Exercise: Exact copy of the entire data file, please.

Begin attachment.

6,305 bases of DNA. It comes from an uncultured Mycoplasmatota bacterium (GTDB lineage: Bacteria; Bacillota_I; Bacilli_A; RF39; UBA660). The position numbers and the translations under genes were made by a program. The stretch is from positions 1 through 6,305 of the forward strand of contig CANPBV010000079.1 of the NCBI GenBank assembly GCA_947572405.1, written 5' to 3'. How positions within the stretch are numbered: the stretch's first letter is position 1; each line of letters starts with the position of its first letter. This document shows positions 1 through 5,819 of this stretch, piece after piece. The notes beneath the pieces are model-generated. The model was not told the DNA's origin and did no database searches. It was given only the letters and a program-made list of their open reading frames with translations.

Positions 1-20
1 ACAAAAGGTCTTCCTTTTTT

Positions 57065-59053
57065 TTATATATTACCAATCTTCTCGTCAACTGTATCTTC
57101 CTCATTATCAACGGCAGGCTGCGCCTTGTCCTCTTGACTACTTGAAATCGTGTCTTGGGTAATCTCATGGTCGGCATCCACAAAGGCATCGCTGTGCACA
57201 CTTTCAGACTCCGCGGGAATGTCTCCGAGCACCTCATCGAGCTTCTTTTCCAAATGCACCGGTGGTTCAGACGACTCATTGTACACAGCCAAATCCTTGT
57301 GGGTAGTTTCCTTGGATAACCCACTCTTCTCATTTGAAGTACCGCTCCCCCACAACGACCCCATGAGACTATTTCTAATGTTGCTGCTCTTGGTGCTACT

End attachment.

6,305 bases of DNA. It comes from an uncultured Mycoplasmatota bacterium (GTDB lineage: Bacteria; Bacillota_I; Bacilli_A; RF39; UBA660). The position numbers and the translations under genes were made by a program. The stretch is from positions 1 through 6,305 of the forward strand of contig CANPBV010000079.1 of the NCBI GenBank assembly GCA_947572405.1, written 5' to 3'. How positions within the stretch are numbered: the stretch's first letter is position 1; each line of letters starts with the position of its first letter. This document shows positions 1 through 5,819 of this stretch, piece after piece. The notes beneath the pieces are model-generated. The model was not told the DNA's origin and did no database searches. It was given only the letters and a program-made list of their open reading frames with translations.

Positions 1-20
1 ACAAAAGGTCTTCCTTTTTT

Positions 57065-59053
57065 TTATATATTACCAATCTTCTCGTCAACTGTATCTTC
57101 CTCATTATCAACGGCAGGCTGCGCCTTGTCCTCTTGACTACTTGAAATCGTGTCTTGGGTAATCTCATGGTCGGCATCCACAAAGGCATCGCTGTGCACA
57201 CTTTCAGACTCCGCGGGAATGTCTCCGAGCACCTCATCGAGCTTCTTTTCCAAATGCACCGGTGGTTCAGACGACTCATTGTACACAGCCAAATCCTTGT
57301 GGGTAGTTTCCTTGGATAACCCACTCTTCTCATTTGAAGTACCGCTCCCCCACAACGACCCCATGAGACTATTTCTAATGTTGCTGCTCTTGGTGCTACT